Anita Vibe (Nakusp) has been a leader in environmental education for many years. Her classes participate in a wide range of outdoor learning opportunities. She mentors students to understand their role as change makers and responsible caretakers of their place – community, world, earth. From learning about our watershed to hatching chicks, Anita weaves the importance of nature and the stories of those that walked the earth before us into her curriculum. Her classes have been actively involved in gardening, composting, and recycling programs within the school and the community. Her enthusiastic involvement in outdoor pursuits inspire others to engage in the many activities to connect with nature in the Columbia Basin.

Jenn Doll (Cranbrook) works everyday to inspire and educate her students and fellow teachers. She is a passionate educator who leads students to think about their everyday actions, and is affectionately known as the superwomen of recycling, reducing and worm composting. She strives to be a role model, and this has inspired her students to compost, recycle and reduce. She is also working on ensuring Indigenous ways of knowing are recognized throughout the curriculum.

Dan Clark (Kimberley) has had an impact that reaches far and wide. As an educator within the school system, he has led multi-day outdoor trips with his students at the Kimberley Alternate School (KAS). He has also worked with the Interpretive Guides Association, creating resources and training opportunities for educators. He is well versed in risk management and shares this knowledge freely with others. And he is dedicated to incorporating the First Nations Principles of Learning across his teaching practice, making the Circle of Courage a foundation for programming at KAS.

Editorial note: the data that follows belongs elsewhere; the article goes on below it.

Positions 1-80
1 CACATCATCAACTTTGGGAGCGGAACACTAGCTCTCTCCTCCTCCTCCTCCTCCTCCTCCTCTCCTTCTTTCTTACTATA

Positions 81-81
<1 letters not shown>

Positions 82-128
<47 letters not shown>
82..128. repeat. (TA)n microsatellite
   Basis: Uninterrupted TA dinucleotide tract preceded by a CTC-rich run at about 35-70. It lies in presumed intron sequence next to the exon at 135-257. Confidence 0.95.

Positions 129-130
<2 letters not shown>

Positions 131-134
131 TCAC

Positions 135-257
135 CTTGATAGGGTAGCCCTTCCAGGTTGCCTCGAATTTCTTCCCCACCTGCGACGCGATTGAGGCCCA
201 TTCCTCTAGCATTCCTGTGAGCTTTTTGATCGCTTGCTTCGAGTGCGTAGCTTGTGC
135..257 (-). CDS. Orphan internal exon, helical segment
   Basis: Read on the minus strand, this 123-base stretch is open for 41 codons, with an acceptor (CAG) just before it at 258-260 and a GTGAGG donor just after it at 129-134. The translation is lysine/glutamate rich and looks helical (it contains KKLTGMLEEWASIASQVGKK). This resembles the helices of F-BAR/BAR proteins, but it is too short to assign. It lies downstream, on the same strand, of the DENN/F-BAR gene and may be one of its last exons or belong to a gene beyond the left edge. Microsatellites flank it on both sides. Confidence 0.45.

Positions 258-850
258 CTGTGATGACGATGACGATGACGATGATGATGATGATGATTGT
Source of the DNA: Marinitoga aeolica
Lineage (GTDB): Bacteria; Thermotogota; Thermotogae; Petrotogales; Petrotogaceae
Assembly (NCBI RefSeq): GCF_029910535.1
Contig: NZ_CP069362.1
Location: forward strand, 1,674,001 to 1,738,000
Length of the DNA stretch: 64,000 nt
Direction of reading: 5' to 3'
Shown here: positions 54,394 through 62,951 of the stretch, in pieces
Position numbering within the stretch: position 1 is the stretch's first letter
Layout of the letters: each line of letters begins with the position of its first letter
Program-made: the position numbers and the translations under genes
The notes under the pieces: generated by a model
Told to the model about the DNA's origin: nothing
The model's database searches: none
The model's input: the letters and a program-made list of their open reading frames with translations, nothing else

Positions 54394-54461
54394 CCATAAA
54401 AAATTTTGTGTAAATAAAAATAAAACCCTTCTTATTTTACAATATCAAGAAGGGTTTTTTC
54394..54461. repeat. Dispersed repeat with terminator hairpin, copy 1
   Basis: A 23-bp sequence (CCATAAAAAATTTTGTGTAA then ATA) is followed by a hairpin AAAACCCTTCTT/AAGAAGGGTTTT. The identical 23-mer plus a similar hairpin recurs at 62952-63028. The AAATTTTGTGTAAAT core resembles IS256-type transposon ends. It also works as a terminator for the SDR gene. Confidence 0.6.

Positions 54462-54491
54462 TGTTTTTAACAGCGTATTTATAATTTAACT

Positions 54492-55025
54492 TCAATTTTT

Darcee O’Hearn (Trail) loves teaching students about her experiences with nature by bringing nature to the classroom or even better, bringing students to nature. As a forester, she watched the forest come alive before her eyes, inspiring her to help others find their connection with trees through storytelling. She has been an environmental educator for many years, including delivering programs for Wild Voices. She is the award winning author of “Legends of the Forest”, a series of books that connect youth to their natural world using clever legends that help identify trees that grow in our forests and in our backyard.

Carol Andrews (Castlegar) was raised in Castlegar and has lived and worked in many communities within the Columbia Basin. She is a Registered Professional Forester and worked as a consultant across the province before becoming an instructor in the School of Environment and Geomatics at Selkirk College in Castlegar. Carol teaches that modern forestry is so much more than it used to be. Her forest technology program is a blend of core sciences (soils, ecology, engineering, geology, hydrology) and the broader social, historical, political, cultural and community values connected to forests.